And then when you do get served.. well that is a different story.

Years ago, I worked my way through college as a waiter in a fine restaurant in my home tow, The owner was a bit of a stooge, but the manager was smart and went on to own several successful restaurants. He always told us that if a customer wanted something in reason, they were to get it. If they asked for bluefin tuna and we didn't have it, that was something else. No sauce on a dish.. no problem, a pepsi and vodka with a shot of gin... whatever floats your boat...

Last night at a fancy, jackets-for-gentlemen members only club the waiter got in to a heated argument with a member who was hosting a party (little ol' me got to go!) over how to make a Brandy Alexander. This guy was belligerent and even brought over an i-phone or some such device to show him that it was made with chocolate. The customer wanted one with just ice cream and brandy. That is the way I have always had them. Now, if it were me, he would have had it the way he wanted it. When I stated that I did not like chocolate, he did not offer to make me one without, he simply said it was that way or nothing. I passed until Scott raised a bigger ruckus. It was quite tasty but they forgot the nutmeg... I didn't want to start another war.

Sad that we have come to this. I blame the work environment these days for creating the throw-away employee, laying off at a whim to make someone else richer, cutting manpower to the bone, taking away benefits and making loyalty as rare as hen's teeth.

I don't have a solution.. well maybe I do. When I worked for a company that actually stressed and practiced customer service on a daily basis, we made money, we did well and I had less employee issues than in the past. So it can be done. It just takes a change from "making value for our stakeholders" (translate make our rich stockholders richer) to "doing onto others as you want them to do unto you".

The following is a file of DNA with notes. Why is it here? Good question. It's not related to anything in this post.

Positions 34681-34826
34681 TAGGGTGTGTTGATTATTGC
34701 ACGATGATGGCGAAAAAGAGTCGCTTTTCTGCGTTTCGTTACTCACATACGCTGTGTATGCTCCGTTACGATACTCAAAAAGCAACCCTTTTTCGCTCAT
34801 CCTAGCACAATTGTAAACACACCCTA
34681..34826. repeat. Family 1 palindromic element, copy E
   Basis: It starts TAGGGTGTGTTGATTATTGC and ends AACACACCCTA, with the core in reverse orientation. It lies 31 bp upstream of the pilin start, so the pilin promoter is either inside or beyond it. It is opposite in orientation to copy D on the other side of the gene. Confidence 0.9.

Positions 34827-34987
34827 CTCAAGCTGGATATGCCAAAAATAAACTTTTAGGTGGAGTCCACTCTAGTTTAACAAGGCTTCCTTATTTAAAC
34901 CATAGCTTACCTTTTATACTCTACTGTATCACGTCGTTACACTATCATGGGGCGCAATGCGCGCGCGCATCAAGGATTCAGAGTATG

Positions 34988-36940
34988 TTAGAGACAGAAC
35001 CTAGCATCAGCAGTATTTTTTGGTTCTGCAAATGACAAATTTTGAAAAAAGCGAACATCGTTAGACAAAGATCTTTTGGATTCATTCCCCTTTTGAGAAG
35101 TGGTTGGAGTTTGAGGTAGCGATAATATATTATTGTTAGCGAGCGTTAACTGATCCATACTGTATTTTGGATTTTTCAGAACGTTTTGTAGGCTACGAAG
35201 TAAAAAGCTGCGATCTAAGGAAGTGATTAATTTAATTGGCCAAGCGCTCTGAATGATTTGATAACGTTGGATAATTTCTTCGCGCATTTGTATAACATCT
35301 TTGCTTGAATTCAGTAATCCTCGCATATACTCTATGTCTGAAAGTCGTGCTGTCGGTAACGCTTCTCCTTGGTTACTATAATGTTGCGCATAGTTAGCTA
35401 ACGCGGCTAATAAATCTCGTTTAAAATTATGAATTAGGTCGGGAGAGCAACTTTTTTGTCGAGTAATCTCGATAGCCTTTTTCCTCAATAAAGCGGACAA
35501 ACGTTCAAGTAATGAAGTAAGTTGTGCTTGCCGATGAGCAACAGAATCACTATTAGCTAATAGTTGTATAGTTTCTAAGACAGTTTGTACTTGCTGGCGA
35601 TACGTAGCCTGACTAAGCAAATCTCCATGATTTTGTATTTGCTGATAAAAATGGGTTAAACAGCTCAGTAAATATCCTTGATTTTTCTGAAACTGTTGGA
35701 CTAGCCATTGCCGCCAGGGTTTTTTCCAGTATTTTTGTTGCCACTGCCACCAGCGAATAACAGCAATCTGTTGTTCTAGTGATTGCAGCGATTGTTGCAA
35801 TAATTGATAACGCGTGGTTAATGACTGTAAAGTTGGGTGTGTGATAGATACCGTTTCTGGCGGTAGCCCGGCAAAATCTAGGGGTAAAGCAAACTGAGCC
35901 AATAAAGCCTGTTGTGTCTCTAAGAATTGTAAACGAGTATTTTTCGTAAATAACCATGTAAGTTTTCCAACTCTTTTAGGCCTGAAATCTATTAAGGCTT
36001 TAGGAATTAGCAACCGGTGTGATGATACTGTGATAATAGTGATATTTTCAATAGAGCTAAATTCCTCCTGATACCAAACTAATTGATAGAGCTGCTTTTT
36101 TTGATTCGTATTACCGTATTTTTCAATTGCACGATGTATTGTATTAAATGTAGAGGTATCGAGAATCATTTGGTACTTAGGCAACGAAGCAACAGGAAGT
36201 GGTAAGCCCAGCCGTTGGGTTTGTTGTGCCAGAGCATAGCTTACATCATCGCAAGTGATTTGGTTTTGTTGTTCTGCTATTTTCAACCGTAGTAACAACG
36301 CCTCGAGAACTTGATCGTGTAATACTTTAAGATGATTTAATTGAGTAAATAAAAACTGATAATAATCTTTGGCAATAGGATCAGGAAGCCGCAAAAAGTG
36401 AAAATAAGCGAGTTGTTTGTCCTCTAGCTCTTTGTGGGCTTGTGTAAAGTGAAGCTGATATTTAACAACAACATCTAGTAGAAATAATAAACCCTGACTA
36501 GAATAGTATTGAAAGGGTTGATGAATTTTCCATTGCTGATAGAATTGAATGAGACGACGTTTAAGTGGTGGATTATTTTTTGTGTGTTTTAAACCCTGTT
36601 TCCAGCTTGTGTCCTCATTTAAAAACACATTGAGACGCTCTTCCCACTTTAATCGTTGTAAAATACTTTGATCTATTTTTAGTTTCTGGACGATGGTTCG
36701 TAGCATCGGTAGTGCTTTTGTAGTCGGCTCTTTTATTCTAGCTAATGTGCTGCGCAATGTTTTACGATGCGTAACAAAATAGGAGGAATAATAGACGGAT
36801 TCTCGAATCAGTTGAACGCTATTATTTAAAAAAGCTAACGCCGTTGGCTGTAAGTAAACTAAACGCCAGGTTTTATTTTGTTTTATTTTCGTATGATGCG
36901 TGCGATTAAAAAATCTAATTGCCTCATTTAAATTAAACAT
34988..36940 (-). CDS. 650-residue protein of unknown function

Simple really.

Wednesday, May 19, 2010

Coupl'a Things XXXVI

1) RIP Yvonne Loriod, French pianist and wife of the late composer Oliver Messiaen who died Monday, May 17, at the age of 86, after years of poor health.

Loriod was born on 20 January 1924 near Paris. She had piano lessons from childhood, as did her sister Jeanne, four and a half years younger. Jeanne Loriod, who died in 2001, became a leading exponent of the electronic instrument the ondes martenot. Long regarded as a brilliant pianist, Yvonne giving monthly recitals as a young girl and by 14 she knew the whole of Bach’s “Well-Tempered Clavier” and all 32 Beethoven sonatas.

Yvonne was Messiaen's second wife. He had fallen in love with her when she was a teenage student of his at the Paris Conservatoire and she was his muse for five decades (they only married in 1961 after the death of Messiaen's first wife, in a sanatorium, after many years of mental illness). Loriod's playing was the inspiration for music from the gigantic cycle Vingt regards sur l'enfant-Jésus, for solo piano, to the piano parts of orchestral pieces in the Turangalila Symphony and Des canyons aux étoiles. She also specialized in modern French piano music, being a leading proponent and performer of the piano works of Pierre Boulez.

2) Happy Birthday to Overland Park, KS! On May17th, 1960 voters in the Mission Urban Township approved the motion to form a city, which was made official on May 20th. Just 50 years ago, this sprawling suburb was mostly farm and field. Now it is the second largest city in Kansas behind Wichita with over 175,000 people. When it officially incorporated as a city, it had less than 29,000. Despite the late blooming, it quickly overtook older suburbs such as Olathe, Prairie Village and Lenexa and passed by state capital Topeka and Kansas City, Kansas in population.

We would sometimes like to, but we could not live without you OPKS? Maybe we could with out many of your drivers who never seem to know how to signal or what "one way" means and some of your politicians as well. You are vital to the area and you know it. So enjoy your birthday. Are they serving cupcakes? (inside joke to KC area people.. we sometimes call OPKS and its county "Cupcake County")

Anyway...many more!

3) Move over Susan Boyle, 80 year old Janey Cutler is this year's sensation from Britain. What is with these spunky Scottish ladies and their singing? Must be the pubs and scotch.

Sunday, May 16, 2010

Kansas City Symphony: Vienna 1785-1911